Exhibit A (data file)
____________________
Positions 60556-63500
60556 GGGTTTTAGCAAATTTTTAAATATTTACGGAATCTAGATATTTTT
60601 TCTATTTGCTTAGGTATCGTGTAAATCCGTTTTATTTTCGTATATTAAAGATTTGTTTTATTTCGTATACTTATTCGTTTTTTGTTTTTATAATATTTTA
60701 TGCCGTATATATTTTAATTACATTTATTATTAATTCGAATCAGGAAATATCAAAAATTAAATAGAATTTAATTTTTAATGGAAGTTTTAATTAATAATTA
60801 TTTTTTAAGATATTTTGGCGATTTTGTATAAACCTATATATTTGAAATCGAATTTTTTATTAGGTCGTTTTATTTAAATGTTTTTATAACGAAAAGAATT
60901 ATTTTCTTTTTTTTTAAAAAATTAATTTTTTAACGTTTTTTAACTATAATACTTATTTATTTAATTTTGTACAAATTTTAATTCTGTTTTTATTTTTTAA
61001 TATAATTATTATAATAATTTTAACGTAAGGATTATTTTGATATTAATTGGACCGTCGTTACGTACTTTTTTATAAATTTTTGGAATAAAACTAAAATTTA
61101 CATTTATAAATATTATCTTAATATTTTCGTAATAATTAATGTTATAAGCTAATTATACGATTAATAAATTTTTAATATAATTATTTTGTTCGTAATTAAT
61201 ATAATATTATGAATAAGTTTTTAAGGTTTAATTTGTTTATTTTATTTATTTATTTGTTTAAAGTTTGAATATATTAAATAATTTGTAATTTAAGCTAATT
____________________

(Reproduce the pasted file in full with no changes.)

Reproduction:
Positions 60556-63500
60556 GGGTTTTAGCAAATTTTTAAATATTTACGGAATCTAGATATTTTT
60601 TCTATTTGCTTAGGTATCGTGTAAATCCGTTTTATTTTCGTATATTAAAGATTTGTTTTATTTCGTATACTTATTCGTTTTTTGTTTTTATAATATTTTA
60701 TGCCGTATATATTTTAATTACATTTATTATTAATTCGAATCAGGAAATATCAAAAATTAAATAGAATTTAATTTTTAATGGAAGTTTTAATTAATAATTA
60801 TTTTTTAAGATATTTTGGCGATTTTGTATAAACCTATATATTTGAAATCGAATTTTTTATTAGGTCGTTTTATTTAAATGTTTTTATAACGAAAAGAATT
60901 ATTTTCTTTTTTTTTAAAAAATTAATTTTTTAACGTTTTTTAACTATAATACTTATTTATTTAATTTTGTACAAATTTTAATTCTGTTTTTATTTTTTAA
61001 TATAATTATTATAATAATTTTAACGTAAGGATTATTTTGATATTAATTGGACCGTCGTTACGTACTTTTTTATAAATTTTTGGAATAAAACTAAAATTTA
61101 CATTTATAAATATTATCTTAATATTTTCGTAATAATTAATGTTATAAGCTAATTATACGATTAATAAATTTTTAATATAATTATTTTGTTCGTAATTAAT
61201 ATAATATTATGAATAAGTTTTTAAGGTTTAATTTGTTTATTTTATTTATTTATTTGTTTAAAGTTTGAATATATTAAATAATTTGTAATTTAAGCTAATT